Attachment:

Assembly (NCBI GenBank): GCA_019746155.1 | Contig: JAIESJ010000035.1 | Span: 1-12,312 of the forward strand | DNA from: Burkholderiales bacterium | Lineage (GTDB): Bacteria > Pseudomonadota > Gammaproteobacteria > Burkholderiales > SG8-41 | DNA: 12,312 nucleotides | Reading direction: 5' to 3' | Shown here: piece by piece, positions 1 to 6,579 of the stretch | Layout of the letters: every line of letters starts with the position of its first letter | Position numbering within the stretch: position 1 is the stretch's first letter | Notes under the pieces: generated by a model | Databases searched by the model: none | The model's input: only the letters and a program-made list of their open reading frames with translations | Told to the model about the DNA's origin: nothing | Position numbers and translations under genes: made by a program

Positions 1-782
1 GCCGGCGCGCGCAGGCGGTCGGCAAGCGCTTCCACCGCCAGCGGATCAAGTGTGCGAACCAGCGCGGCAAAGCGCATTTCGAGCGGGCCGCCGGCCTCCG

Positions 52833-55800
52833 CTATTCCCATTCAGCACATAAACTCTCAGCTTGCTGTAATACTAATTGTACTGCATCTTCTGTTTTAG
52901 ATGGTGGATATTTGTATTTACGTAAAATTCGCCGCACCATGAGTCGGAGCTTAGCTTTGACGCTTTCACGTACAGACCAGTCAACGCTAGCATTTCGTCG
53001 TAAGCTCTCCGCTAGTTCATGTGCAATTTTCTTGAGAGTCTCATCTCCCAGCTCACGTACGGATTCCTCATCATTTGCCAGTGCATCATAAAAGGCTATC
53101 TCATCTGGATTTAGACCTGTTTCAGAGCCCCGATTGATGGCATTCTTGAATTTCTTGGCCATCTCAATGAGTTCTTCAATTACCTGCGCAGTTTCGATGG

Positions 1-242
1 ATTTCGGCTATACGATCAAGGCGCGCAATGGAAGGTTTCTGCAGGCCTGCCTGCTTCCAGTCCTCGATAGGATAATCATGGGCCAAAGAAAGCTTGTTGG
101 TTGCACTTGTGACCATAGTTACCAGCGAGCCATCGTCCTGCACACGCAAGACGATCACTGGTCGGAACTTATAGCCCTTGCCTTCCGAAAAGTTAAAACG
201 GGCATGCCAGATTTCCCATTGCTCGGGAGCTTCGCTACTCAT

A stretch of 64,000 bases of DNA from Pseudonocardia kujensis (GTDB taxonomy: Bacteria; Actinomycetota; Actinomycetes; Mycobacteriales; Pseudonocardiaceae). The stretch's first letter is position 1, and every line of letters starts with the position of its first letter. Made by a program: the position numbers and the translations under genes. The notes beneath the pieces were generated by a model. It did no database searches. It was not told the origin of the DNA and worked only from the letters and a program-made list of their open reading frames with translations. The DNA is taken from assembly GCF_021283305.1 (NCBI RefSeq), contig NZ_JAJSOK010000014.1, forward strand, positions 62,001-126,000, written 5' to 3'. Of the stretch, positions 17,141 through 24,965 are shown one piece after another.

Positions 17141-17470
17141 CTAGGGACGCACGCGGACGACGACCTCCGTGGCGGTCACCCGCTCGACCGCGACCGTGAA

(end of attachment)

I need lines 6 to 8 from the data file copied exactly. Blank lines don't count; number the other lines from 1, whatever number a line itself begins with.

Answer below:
52901 ATGGTGGATATTTGTATTTACGTAAAATTCGCCGCACCATGAGTCGGAGCTTAGCTTTGACGCTTTCACGTACAGACCAGTCAACGCTAGCATTTCGTCG
53001 TAAGCTCTCCGCTAGTTCATGTGCAATTTTCTTGAGAGTCTCATCTCCCAGCTCACGTACGGATTCCTCATCATTTGCCAGTGCATCATAAAAGGCTATC
53101 TCATCTGGATTTAGACCTGTTTCAGAGCCCCGATTGATGGCATTCTTGAATTTCTTGGCCATCTCAATGAGTTCTTCAATTACCTGCGCAGTTTCGATGG